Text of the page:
I hope this helps clear up any confusion.

    Larry Treiman
     
  14. jshopper1

    jshopper1 Registered User
    NAWCC Member

    Feb 24, 2009
    37
    1
    8
    Engineer Retired
    South Carolina
    Country Flag:
    Region Flag:
    Re: 1915 Hamilton 21 Deck Watch ID

    Larry, Thanks for the clarification. I wrote describing Hamilton's large 36 size pocket watch with 21 jewels. I inadvertently called it a model 21, which is my mistake. Thanks for the clarification and happy new year! Dennis Lockwood
     
  15. George

    George Registered User

    Aug 19, 2009
    133
    0
    0
    was publisher/photographer
    New Zealand
    Country Flag:
    Re: 1915 Hamilton 21 Deck Watch ID

    Hi Tom I hope I am not out of order here..I have just recieved an identical Waltham in genuine Waltham gimbal box...to the one you show here..My serial number suggests 1937. yours seems to be 1941? In what situation would a gimballed Waltham be used...it doesnt appear to be a very high grade movement. The other unusual aspect of this one.... is... The box has a large serial number on front under Waltham plate. On very base of box is another serial number which differs from the earlier mentioned one. The small latter serial number I think was an earlier U.S.S.B number.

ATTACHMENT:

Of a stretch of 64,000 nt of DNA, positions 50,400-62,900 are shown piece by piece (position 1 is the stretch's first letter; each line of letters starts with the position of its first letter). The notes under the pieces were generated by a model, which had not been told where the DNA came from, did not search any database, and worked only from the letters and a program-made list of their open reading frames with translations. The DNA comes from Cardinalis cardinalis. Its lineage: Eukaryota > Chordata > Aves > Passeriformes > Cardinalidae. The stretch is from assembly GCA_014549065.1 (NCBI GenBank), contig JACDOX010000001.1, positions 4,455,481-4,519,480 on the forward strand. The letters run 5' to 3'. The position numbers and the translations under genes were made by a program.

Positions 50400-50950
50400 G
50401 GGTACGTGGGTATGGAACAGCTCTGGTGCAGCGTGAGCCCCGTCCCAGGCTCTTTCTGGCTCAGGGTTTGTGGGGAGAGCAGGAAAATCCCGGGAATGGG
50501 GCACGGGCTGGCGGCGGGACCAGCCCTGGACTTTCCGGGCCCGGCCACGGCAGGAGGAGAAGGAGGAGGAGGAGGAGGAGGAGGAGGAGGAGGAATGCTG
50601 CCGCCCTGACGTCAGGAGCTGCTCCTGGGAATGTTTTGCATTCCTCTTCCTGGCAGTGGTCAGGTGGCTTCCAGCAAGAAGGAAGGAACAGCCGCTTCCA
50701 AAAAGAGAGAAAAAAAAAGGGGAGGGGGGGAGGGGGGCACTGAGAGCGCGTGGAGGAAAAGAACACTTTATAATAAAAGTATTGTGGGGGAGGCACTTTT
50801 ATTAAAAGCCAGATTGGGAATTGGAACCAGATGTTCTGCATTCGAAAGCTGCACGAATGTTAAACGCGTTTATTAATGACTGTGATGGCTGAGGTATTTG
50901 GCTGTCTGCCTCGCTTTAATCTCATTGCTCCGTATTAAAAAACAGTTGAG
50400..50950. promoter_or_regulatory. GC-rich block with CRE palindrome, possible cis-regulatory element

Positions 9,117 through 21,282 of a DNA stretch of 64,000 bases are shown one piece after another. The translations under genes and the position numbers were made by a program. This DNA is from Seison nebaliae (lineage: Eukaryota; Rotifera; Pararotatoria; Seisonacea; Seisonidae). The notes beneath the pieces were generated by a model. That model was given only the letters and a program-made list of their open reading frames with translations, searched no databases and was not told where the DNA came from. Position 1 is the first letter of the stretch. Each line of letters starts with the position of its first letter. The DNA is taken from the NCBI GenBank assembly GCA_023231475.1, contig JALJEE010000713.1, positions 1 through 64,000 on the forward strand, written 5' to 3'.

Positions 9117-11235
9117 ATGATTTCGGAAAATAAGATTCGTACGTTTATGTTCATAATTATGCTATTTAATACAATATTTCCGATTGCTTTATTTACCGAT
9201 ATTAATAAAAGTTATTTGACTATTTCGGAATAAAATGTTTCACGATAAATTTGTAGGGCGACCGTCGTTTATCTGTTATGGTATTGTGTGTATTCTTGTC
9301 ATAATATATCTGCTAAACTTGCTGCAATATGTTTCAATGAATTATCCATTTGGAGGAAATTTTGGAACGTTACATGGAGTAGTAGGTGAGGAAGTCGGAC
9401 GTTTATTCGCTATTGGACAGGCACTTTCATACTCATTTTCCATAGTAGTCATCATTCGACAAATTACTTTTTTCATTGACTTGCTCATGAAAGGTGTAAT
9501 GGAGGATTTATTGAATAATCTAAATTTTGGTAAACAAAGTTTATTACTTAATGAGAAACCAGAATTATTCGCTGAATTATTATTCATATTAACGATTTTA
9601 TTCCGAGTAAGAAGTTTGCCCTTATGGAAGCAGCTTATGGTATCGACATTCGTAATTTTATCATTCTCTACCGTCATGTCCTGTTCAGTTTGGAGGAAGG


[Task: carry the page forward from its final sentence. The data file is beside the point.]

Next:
Share This Page